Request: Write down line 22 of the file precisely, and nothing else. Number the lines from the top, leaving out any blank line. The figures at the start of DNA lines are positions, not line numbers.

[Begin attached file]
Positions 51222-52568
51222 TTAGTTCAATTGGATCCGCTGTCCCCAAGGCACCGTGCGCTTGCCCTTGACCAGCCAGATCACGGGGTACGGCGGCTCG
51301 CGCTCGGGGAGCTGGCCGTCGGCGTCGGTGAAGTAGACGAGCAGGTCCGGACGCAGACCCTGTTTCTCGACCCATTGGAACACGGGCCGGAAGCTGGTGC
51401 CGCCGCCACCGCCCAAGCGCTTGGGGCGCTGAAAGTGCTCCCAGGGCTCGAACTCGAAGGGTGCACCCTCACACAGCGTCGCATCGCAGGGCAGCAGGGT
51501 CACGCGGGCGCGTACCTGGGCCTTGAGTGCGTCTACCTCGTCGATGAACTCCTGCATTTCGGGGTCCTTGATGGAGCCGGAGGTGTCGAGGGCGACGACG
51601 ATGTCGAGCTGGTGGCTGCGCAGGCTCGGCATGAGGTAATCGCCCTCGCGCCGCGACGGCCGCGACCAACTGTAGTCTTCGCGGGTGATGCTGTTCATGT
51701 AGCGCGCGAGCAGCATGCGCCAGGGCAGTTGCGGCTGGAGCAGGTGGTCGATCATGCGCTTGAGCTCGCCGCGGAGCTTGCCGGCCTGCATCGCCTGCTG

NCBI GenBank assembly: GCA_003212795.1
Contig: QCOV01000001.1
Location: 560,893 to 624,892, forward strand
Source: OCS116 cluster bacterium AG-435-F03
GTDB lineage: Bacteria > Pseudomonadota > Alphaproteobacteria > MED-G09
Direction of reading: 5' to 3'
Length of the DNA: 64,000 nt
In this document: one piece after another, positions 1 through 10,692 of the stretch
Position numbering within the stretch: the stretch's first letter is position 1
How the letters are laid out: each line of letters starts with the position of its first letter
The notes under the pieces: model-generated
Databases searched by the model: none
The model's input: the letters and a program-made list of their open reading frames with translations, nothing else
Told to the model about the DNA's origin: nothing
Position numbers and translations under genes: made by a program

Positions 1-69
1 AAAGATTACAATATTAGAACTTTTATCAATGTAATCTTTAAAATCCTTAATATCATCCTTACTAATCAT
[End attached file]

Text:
Position numbers and translations under genes: made by a program